With a calm persistence this good woman maintained that one of the first purposes of clothing was comfort, and smilingly declined the good offices of the dress-maker to squeeze her lungs out of shape, or to stop the circulation of her blood, for any supposed ornamental effect. She declined also to make her dresses a means of sweeping the streets, and wore them at such a distance from the ground that the borders thereof were neither fringed nor frayed by the contact. Reserving these rights of health and decency, she allowed her anxious dressmaker to make only such changes in her wardrobe, from time to time, as should slightly harmonize it with the reigning mode, so that she should escape the imputation of singularity.

There were some artists, and people not biased by reigning conventions, who expressed admiration of this arrangement of costume, and went so far as to say that the sight of St. Perpetua at church, with her face radiant with celestial joy as she joined the service, or her benign grace as she shook hands with one neighbor or another coming down the aisle after service, was a subject worthy of a picture of " woman as she should be.”

Thus matters moved smoothly on with our saint, till the time of her trial came on. We must remark here that the conditions of saintship have altered in our days. Holy women now do not encounter dragons as St. Margaret did, as one may remember her in Raphael’s picture, standing serene as a star against the darkness of his great open mouth, bearing the victorious palm in her hands. No, dragons are decidedly gone out of vogue; nobody hears of them; they only occur now and then, when Darwin or somebody else alludes to prehistoric animals. Neither in our day are Christians thrown to lions and tigers, or threatened by wild cows. Our age being a refined and intellectual one, our temptations, trials, and martyrdoms are those of the more ethereal and refined portion of our nature.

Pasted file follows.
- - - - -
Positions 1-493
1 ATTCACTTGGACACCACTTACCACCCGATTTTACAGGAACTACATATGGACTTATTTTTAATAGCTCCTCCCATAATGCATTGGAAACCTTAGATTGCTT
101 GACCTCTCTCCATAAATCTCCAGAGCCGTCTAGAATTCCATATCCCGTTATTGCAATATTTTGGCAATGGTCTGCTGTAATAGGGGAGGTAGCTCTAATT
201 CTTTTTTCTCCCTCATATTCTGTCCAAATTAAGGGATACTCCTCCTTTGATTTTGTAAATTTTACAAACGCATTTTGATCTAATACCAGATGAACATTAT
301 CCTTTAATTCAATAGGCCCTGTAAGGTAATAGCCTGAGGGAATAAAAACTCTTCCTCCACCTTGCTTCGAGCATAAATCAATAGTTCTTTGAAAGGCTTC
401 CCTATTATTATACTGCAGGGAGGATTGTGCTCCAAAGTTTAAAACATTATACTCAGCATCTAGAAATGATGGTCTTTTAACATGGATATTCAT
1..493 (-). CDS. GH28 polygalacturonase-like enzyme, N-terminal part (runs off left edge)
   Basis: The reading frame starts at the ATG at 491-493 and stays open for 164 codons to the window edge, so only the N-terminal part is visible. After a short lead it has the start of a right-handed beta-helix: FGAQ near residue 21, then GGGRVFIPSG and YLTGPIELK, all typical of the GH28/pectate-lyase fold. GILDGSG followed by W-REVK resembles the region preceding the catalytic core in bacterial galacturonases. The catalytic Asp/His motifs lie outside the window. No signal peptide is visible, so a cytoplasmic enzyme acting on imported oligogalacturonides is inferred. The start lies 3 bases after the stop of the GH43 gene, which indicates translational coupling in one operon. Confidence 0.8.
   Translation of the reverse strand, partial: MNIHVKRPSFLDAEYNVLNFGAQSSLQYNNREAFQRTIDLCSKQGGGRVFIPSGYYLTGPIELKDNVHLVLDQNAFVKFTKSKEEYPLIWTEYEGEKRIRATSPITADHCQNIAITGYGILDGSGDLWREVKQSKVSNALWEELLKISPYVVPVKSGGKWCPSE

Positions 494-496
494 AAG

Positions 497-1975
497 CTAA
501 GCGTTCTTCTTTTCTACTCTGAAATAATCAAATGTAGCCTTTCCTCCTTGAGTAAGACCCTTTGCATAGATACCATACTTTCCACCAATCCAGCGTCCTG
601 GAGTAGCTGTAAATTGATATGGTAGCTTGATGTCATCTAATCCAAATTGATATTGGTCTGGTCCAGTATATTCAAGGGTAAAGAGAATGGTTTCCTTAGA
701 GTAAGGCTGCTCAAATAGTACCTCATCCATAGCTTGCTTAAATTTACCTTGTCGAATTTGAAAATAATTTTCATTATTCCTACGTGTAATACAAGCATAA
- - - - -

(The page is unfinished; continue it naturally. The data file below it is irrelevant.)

The tempter in fact came in the form of an angel of light. The fair Melusina, lately graduated from Omnium College, returned home with all the muses and graces in her train; with eyes fair as stars, and golden hair frizzed divinely over a low, Grecian forehead; with persuasive dimples twinkling around a rosy mouth, which had been trained at college in all the arts and devices of eloquence, so that not merely “ truth divine ” came mended from her tongue, but things that were but half true, or not true at all, enjoyed a similar advantage.

The fair Melusina, though a college graduate and a believer in the modern theory of woman’s rights, had no notion of renouncing any of the worldwide privileges and immunities of her sex. She considered the doctrine of woman’s rights to mean that women were to keep all the rights they had already, in virtue of the fascinations of Venus, but to have added to them all those of the men, thus reigning queen of hearts and of society.

Our fair queen of hearts, however, was no heathen. She had been duly confirmed in church, with a white veil on her head, and with an indefinite but very pleasing emotion of self-devotion and self-sacrifice in her heart; certainly intending always thereafter fully to order her life as a good Christian girl ought. She was not without sentiment and love of the heroic, and when the white-robed choir entered the church singing, —

“ Onward, Christian soldier
Marching as to war,
With the cross of Jesus
Going on before,”

her heart beat heroically, under the latest arrangement, of bows and laces, with a real warm throb of sympathy. It was an inexpensive way of marching after the cross of Jesus.

The fair Melusina early determined to bring the canons of fashion to bear upon her mother’s apparel and belongings.

“ Now, dear mamma,” — thus the attack began, — “ you know that I am not one of those frivolous girls who think fashion is everything, and ran talk and think of nothing but dress. I despise such girls as much as anybody; but yet I do think there is a propriety, a certain respectability ” —

“ My dear child, you certainly can’t mean to say that I am not dressed respectably? ”